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Cowden Disease (Multiple Hamartoma Syndrome) Workup

  • Author: Katherine H Fiala, MD; Chief Editor: William D James, MD  more...
 
Updated: Feb 07, 2014
 

Laboratory Studies

Because a large number of hamartomas and malignancies have been reported in patients with Cowden disease (multiple hamartoma syndrome), monitoring patients closely using appropriate laboratory procedures is essential. Perform the following laboratory studies at baseline and as indicated clinically in subsequent years:

  • CBC count: Anemia can be a sign of malignancy (usually from GI blood loss), and an abnormal WBC count may indicate a lymphoproliferative disorder.
  • Thyroid function tests: A high risk of thyroid disease (including goiter, Hashimoto thyroiditis, adenomas, and carcinomas) exists in patients with Cowden disease (multiple hamartoma syndrome); therefore, routine monitoring is appropriate.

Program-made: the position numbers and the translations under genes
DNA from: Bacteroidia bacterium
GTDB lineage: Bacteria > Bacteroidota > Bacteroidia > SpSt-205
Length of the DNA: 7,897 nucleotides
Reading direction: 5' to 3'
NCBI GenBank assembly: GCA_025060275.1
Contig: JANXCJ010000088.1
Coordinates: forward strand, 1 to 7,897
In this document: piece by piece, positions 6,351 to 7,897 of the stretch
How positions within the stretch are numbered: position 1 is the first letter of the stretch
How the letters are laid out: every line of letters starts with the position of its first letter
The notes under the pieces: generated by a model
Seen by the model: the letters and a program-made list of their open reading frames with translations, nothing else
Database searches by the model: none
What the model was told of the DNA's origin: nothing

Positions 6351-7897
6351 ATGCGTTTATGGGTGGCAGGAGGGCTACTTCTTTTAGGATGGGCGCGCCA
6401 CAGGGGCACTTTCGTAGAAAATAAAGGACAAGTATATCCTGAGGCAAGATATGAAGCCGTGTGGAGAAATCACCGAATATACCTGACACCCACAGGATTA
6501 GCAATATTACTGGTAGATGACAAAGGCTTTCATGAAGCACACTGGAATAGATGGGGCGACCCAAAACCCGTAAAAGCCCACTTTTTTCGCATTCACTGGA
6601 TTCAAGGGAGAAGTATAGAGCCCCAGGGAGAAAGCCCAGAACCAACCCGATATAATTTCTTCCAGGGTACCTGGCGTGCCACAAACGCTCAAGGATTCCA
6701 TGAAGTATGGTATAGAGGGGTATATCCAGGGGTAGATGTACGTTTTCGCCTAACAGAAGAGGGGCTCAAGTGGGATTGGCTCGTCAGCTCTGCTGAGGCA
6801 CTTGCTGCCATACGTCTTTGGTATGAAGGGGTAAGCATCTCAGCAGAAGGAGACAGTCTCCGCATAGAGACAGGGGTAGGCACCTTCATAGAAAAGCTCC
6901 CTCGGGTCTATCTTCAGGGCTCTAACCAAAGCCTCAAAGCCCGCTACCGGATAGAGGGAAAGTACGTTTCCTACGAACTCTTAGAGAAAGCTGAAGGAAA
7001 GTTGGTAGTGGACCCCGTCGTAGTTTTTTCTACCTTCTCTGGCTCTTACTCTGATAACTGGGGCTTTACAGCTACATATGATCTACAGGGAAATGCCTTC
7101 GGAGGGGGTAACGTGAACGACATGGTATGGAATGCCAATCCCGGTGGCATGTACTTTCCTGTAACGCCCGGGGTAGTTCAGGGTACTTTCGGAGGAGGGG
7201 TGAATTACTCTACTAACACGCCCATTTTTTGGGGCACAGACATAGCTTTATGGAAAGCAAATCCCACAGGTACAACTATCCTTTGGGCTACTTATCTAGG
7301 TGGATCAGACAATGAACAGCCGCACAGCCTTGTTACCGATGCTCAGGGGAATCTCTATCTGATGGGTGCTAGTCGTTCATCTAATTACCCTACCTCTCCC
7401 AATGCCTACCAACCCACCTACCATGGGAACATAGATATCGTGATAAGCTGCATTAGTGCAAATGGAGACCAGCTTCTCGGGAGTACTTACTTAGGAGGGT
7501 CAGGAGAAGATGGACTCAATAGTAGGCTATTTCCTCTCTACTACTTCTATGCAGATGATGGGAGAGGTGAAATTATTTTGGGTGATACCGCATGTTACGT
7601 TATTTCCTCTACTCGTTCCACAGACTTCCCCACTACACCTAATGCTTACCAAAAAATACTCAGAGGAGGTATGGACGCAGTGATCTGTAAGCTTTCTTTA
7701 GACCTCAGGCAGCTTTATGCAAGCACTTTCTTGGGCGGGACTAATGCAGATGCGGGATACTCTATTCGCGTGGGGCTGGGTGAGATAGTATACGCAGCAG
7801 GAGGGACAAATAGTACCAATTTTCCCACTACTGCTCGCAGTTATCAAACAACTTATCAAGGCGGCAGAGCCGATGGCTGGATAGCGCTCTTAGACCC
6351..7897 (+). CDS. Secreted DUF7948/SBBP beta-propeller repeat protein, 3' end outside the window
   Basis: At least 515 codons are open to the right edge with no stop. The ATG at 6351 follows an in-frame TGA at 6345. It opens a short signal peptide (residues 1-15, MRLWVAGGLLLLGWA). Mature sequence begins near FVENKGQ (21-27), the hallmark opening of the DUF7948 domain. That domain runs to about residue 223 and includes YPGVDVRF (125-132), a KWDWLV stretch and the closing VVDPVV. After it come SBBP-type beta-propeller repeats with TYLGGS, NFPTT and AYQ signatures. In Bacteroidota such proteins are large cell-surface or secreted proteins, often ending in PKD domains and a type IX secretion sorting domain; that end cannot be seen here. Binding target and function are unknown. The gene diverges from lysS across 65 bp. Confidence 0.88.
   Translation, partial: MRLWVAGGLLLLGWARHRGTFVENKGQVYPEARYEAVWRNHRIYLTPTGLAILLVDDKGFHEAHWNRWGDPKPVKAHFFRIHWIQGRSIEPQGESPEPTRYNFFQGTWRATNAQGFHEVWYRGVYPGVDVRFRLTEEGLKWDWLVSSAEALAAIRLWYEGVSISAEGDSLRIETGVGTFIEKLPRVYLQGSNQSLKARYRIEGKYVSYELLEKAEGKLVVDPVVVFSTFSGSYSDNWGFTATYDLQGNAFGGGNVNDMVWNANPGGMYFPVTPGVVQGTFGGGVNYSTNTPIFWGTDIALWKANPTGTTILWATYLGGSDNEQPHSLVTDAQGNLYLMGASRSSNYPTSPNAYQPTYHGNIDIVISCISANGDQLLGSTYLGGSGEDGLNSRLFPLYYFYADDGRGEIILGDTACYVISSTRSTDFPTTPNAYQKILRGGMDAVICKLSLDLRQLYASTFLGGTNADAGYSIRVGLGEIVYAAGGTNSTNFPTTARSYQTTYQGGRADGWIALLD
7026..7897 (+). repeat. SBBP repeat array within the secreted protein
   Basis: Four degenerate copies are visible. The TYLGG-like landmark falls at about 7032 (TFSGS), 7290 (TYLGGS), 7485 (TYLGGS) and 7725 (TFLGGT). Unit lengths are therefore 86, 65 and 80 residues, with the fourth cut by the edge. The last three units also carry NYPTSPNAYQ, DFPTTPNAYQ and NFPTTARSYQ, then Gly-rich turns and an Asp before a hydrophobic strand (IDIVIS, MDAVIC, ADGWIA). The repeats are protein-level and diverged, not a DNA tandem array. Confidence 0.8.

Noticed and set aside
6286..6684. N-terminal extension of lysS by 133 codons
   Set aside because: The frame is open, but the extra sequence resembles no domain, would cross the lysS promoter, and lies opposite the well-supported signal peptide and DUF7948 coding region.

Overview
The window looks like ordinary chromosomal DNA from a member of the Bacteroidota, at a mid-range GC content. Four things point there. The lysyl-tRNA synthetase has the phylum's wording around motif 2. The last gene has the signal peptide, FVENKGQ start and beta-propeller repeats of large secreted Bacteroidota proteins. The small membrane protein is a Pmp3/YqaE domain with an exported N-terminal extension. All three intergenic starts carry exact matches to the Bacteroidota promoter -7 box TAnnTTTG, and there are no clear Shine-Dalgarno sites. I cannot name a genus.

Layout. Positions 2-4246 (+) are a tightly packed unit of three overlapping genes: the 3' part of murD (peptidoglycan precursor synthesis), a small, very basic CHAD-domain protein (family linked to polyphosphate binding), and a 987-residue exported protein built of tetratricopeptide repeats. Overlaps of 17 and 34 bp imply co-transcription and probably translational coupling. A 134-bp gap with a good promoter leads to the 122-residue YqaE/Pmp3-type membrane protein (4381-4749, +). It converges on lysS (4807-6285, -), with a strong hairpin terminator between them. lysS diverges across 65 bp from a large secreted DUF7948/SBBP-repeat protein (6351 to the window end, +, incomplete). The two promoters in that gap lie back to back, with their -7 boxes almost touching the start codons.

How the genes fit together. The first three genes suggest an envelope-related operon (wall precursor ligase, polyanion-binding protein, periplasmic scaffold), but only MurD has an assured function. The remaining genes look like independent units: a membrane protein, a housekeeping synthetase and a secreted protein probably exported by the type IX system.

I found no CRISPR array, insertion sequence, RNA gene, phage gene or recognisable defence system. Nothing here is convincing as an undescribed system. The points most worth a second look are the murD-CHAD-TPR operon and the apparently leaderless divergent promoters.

• Urinalysis: Check for proteinuria or hematuria that may indicate kidney or bladder neoplasia.
  • Chemistry panels: These should include a calcium level to screen for parathyroid disease and liver function tests to detect possible hepatocellular carcinoma.
  • Skin biopsy: Perform skin biopsy for the pathologic diagnosis of potential trichilemmomas or sclerotic fibromas.
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Imaging Studies

Initiate annual or biannual screening mammograms early in women, and perform them regularly to screen for breast cancer. See Medical Care for considerations regarding prophylactic mastectomy. Mammograms in men may be considered, especially if clinically indicated, but men’s risk for breast cancer may not be increased over the general male population.

Thyroid ultrasound is recommended at the time of diagnosis and annually thereafter.[25]

Chest radiography may be performed.